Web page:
Recently a lot of you e-mailed us, about our recent “handshake at interview article”, enquiring more about body language and interviews. We have responded to this and will, over the next coming months write more about body language and using body language to persuade others including interviewers, managers and colleagues.
Today’s article is about helping you gain rapport with the interviewer, once you know how to gain instant rapport through body language, you will notice a change in how your interviews end. How would you like to know how to gain instant rapport with the interviewer? Would gaining instant rapport with the interview increase your confidence? You already know these techniques are powerful, but the issue isn’t how powerful body language techniques can be but how much time you will put into practicing these techniques?
Once you learn how to find instant rapport with an interviewer you will start to notice that they will respond to your interview answers in a more positive way. There are several ways to help improve your rapport with interviewers, with the first being show the interviewer your confidence and the second smiling (not a fake smile but a real smile, you need to show you are happy to be at the interview) many other rapport building techniques can be found in the secrets of employment e-book, today we will learn:
How to use body language to gain rapport with the interviewer.
Entering the Interview Room.
After a 5 minute wait, the receptionist will ask you to enter the interview room; pick up your documents and take a deep breath (remember the confidence techniques from the secrets of employment) as you enter the interview room, walk straight in, the interviewer is expecting you (if the door is closed, knock first and then enter) don’t just stand in the doorway. As you walk in, continue walking at the same speed towards the interviewer, an interviewee who is nervous will change their walking speed or will try to hind behind the door.
Meeting the Interviewer.
As you walk up to the interviewer, keep your eyes in the interviewer’s direction, don’t stare and as you near the interviewer’s desk, hold out your hand for the all important handshake. The interviewer, like most people will start to make an immediate impression about you, for this to be positive, smile as you shake hands (everyone likes a happy person and smiling has been proven to increase rapport) and introduce yourself. In most cases the interviewer will ask for you to be seated, if they don’t, sit down, a confident person will be use to taking control.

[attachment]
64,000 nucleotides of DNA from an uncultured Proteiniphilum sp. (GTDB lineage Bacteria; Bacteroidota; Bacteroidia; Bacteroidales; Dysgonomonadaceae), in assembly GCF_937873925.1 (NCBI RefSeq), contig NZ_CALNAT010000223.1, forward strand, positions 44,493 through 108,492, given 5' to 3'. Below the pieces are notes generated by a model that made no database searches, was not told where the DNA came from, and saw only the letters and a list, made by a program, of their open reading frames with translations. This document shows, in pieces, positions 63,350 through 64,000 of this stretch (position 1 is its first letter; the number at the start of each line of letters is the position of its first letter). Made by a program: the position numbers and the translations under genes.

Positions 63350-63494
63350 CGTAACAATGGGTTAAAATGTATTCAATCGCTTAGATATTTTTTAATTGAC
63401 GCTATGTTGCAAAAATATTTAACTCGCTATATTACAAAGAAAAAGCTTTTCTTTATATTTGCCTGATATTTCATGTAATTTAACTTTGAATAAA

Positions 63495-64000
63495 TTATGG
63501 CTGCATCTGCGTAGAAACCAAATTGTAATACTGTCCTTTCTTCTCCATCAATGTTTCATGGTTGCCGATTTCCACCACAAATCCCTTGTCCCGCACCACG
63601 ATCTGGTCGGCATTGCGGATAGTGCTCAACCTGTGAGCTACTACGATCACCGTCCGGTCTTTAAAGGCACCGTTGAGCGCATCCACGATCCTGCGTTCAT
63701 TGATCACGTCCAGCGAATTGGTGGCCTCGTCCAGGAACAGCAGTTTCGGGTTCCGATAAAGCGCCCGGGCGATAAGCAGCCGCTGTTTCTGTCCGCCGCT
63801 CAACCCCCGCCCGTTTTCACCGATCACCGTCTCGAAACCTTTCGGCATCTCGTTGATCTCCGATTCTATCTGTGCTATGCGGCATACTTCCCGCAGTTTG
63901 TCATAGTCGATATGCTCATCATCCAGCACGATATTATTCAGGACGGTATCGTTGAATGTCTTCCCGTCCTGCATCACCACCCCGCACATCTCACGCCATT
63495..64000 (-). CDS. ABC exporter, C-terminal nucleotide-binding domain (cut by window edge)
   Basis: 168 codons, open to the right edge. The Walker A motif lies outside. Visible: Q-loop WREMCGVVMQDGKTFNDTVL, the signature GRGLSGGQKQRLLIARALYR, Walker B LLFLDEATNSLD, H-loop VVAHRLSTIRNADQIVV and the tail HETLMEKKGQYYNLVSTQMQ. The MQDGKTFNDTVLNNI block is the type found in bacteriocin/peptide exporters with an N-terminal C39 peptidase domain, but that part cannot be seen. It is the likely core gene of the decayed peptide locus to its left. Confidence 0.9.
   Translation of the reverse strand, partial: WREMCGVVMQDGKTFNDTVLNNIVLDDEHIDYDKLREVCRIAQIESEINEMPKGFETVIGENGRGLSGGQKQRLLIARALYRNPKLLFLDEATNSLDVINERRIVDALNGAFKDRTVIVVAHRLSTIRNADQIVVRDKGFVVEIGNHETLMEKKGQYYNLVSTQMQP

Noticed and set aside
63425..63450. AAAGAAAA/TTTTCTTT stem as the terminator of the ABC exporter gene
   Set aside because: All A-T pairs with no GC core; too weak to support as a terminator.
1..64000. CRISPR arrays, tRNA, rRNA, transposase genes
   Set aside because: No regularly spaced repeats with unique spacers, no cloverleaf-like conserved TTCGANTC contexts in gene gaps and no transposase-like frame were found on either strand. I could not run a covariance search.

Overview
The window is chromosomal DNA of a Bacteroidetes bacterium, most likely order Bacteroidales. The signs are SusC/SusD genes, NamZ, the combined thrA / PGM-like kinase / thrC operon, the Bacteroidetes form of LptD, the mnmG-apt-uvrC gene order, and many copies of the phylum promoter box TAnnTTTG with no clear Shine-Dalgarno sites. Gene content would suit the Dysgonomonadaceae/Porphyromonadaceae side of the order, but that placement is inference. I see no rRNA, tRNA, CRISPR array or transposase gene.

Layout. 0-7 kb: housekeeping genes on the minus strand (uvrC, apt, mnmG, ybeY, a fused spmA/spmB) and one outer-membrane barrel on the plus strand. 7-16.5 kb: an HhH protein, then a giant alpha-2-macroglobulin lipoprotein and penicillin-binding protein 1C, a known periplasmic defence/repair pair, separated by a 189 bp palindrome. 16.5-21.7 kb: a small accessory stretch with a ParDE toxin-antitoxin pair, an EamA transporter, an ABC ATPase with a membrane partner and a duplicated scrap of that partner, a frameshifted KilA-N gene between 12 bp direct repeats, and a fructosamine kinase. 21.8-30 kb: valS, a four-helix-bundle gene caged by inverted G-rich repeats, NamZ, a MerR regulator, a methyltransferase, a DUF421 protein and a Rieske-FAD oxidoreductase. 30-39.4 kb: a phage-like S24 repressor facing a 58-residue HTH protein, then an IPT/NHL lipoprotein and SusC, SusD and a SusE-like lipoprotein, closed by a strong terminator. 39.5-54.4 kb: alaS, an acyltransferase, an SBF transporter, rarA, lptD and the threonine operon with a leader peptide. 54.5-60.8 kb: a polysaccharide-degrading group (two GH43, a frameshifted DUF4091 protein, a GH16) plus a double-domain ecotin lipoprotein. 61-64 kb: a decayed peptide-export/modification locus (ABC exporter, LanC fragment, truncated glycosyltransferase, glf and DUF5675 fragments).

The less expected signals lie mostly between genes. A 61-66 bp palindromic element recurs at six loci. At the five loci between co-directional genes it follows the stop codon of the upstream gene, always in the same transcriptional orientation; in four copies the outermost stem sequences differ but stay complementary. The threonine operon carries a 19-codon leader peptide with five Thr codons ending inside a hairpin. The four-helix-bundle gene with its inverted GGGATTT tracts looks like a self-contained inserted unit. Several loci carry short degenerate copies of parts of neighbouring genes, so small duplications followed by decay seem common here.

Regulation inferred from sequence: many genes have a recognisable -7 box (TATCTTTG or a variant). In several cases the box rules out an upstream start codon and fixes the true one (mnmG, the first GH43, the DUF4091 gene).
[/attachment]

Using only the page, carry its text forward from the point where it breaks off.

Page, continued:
When seated, if you feel relaxed and calm, sit however you feel comfortable if you feel comfortable you will come across well and you won’t need to read this article. Generally, sit forward a little and as the interviewer is talking nod your head, this shows agreement and builds rapport.
In most cases you will be sat opposite the interviewer, to show confidence turn your body 45degrees so you are on an angle.
When you’re nervous, your hands will tend to find a mind of their own and start pulling invisible loose cotton and/or start fidgeting. To stop this, link your fingers together as it will take a conscious effort to pull them apart and fidget. If you’re nervous at all your interviews, you already know the secrets of employment e-book is full of confidence building techniques.
You don’t have to stare at the interviewer throughout the interview, actually don’t stare at the interviewer throughout the interview-it would really put them off. As we think and remember past events the interviewer is questioning you on your eyes will flicker all over the place, generally when giving your answer look at the interviewer, like you would when talking to a friend or family member. When in a panel interviewer, look from one interviewer to another when giving your answer.
To look confident, raise your chin (practice this at home – it needs to look natural) people feeling nervous will keep their head down (“feeling down”)
Preparing to Leave.
Be clam when preparing to leave, if you’re brought any documents, take your time retrieving them making small talk with the employer. Thank the interviewer for their time and shake the interviewer’s hand. Like your entrance, walk out in calm and confident manner; keep your head up and don’t put your hands in your pocket.
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